Boston takes home 2nd title in 4 years
By Ben Walker
Associated Press Writer
DENVER — Gone are those pleading, pathetic days when the Red Sox were practically begging to win a World Series.
Thereís a new monster in baseball, and itís in Boston.
Overwhelming in every way, the Red Sox swept to their second title in four years Sunday night. Jon Lester, Mike Lowell & Co. left little room for drama with a 4-3 win over the Colorado Rockies in Game 4.
Then again, no NL team could have blocked Boston this October.
This was hardly a repeat from 2004, when the Red Sox ended their 86-year championship drought by beating St. Louis.
Boston is a major league bully these days, playing in rarefied air before crowds who demand to win.
At this rate, New England fans might get spoiled. Manager Terry Franconaís team has become a perfect counterpart to coach Bill Belichickís bruisers on the Patriots.
After rallying from a 3-1 deficit against Cleveland in the AL championship series, the Red Sox won seven straight games and won their seventh World Series crown.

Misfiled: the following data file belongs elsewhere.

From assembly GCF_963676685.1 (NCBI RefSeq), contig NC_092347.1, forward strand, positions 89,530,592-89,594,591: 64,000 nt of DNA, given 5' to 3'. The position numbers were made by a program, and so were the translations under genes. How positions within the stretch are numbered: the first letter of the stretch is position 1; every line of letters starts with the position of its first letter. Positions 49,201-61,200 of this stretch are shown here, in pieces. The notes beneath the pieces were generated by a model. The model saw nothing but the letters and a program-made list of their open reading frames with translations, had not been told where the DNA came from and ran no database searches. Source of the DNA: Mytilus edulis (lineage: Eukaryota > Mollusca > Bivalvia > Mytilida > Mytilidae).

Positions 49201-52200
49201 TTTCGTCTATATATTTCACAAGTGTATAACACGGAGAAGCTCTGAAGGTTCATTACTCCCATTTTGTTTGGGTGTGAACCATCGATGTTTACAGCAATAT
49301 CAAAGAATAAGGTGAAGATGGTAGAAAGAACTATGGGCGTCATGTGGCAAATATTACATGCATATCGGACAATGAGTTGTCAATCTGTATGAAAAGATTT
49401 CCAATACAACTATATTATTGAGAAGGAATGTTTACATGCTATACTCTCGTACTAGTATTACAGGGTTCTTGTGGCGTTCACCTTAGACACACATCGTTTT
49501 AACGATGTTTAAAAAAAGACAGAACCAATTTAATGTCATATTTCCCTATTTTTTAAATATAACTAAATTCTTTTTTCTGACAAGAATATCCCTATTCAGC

The Rockies, who won a remarkable 21 of 22 games to get this far, were a mere afterthought by the end. Brad Hawpe homered in the seventh inning and Garrett Atkins hit a two-run shot in the eighth that came too late.
Lester, undergoing chemotherapy at this time last year for cancer, pitched shutout ball into the sixth inning and Jonathan Papelbon closed with his third save of the Series.
Lowell led a team that hit .333 in the Series with a home run, double and headfirst slide to score a run. Rookie Jacoby Ellsbury got it started with a leadoff double and, even without big contributions from sluggers Manny Ramirez and David Ortiz, was too good.
The Rockiesí last chance to avoid it came in the ninth, when Jamey Carroll flied out to the wall for the second out in the ninth.
By the ninth inning, only one mystery really remained: What would happen to the ball from the final out? Remember, it took all sorts of gyrations after Bostonís most recent title before Doug Mientkiewicz donated his souvenir to the Hall of Fame.
This time, Jason Varitek caught the final pitch as Papelbon threw his glove high in the air after striking out pinch-hitter Seth Smith and the Red Sox ran out and celebrated between the mound and first.
Copyright 2005 Associated Press. All rights reserved. This material may not be published, broadcast, rewritten or redistributed.
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